We can learn to handle change in a way that brings us peace of mind.
Change can be good or bad – but it always involves a level of stress.
Our body responds with that animal ‘fight or flight’ instinct, and learning how to deal with that can empower us to capitalize on the good changes and cope with the bad ones.
As smart animals, we benefit from stability in our lives, yet we crave something more. We are cultured and sophisticated, so our lives are rich with variety and opportunity; we also take bereavements and bad fortune pretty badly.
Reining that animal instinct in is all about embracing your sophisticated side. That doesn’t mean reaching for your high heels and champagne flute (not yet, anyway). It means slowing down, thinking, and engaging.
You can’t control everything, so make a list of the aspects of your situation that you can control and focus on those. Drawing a line through each task as you cross it off will give you a sense of accomplishment that puts you firmly back in the driving seat.
Don’t forget to keep your regular life on track.
For example, if you find yourself out of work, then letting your diet suffer or skipping the gym will ultimately make things worse. Keep to a routine and don’t neglect the important stuff. That includes your family and friends, who can also provide important support in this period. Prioritize your time so you can deal with arising issues, but don’t run away from your other responsibilities – especially your responsibilities to yourself.
If it helps, you can supplement your regular routines with new ones.
If the gym isn’t already part of your routine, try it now. A commitment like this is more than a distraction: it’s a discipline. Trying something new may be easier than focusing on the regular stuff in your life.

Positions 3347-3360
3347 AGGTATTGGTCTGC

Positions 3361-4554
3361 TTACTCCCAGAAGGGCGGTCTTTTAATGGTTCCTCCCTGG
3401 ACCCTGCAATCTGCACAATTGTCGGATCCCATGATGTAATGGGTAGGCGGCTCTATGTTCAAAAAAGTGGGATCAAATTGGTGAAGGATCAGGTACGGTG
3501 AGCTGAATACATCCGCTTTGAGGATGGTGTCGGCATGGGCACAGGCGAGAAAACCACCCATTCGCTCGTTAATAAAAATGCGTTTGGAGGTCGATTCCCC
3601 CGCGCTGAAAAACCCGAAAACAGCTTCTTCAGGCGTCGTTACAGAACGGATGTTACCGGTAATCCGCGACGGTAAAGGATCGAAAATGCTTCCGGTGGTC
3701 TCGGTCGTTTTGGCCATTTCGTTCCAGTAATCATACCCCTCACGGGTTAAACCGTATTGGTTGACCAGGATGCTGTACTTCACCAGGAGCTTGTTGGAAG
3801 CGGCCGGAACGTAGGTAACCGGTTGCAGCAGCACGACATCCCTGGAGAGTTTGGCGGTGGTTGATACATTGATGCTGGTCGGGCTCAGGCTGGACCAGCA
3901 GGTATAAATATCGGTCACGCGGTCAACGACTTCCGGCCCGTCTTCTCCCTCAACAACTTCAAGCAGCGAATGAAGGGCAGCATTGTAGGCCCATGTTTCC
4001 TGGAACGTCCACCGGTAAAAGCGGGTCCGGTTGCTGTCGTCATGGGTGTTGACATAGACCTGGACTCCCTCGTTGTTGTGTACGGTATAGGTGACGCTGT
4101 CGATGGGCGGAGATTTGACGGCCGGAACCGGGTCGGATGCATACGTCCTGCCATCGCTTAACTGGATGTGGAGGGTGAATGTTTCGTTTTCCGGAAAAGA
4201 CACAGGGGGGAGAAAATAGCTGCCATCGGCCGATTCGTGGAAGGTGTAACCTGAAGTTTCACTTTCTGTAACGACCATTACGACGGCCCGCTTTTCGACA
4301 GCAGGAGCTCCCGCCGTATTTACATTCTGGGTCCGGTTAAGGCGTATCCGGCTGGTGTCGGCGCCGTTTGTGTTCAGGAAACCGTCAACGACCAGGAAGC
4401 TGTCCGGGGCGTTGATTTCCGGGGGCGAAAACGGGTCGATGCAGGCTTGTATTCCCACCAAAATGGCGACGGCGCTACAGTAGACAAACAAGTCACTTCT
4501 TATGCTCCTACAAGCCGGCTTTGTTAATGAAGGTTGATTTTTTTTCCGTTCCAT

Pick a routine, pick a time, and stick to it for as long as it takes – you may even find it becomes a long-term solution to dealing with the unpredictability of daily life.
Contextualize and strategize
But don’t bury those aspects of change that you can’t control. That’s called denial! Instead, consciously approach and define the conditions in which you’ve found yourself. Put them into context.
Okay, you lost your job: you’re not going to find another one tomorrow, but give yourself three weeks to secure an interview and you’ll find it easier to knuckle down and get on with that job-search. And if the situation exceeds the boundaries that you made for it, fine: you coped for a while and now you can adjust your expectations.
Finally, learn to accept change in all its chaotic glory. Life is a time-based medium. On a cellular level, everything’s changing every instant. On a human level, change is inevitable.
Is it helping you to beat a sudden deadline?
To apply for three new jobs before lunchtime?
Or simply to grit your teeth and get on without falling apart?
9 Ways to Handle Change in Your Life
Just as change is inevitable, stress is fundamental to the way we function. And you can find a great new guide to handling change right here in this new infographic from PoundPlace. It focuses on nine scientifically-researched tips to help you accept, conquer, and handle change in your life.
Keep it handy, because change is going to happen – it’s how you deal with it that makes you who you are.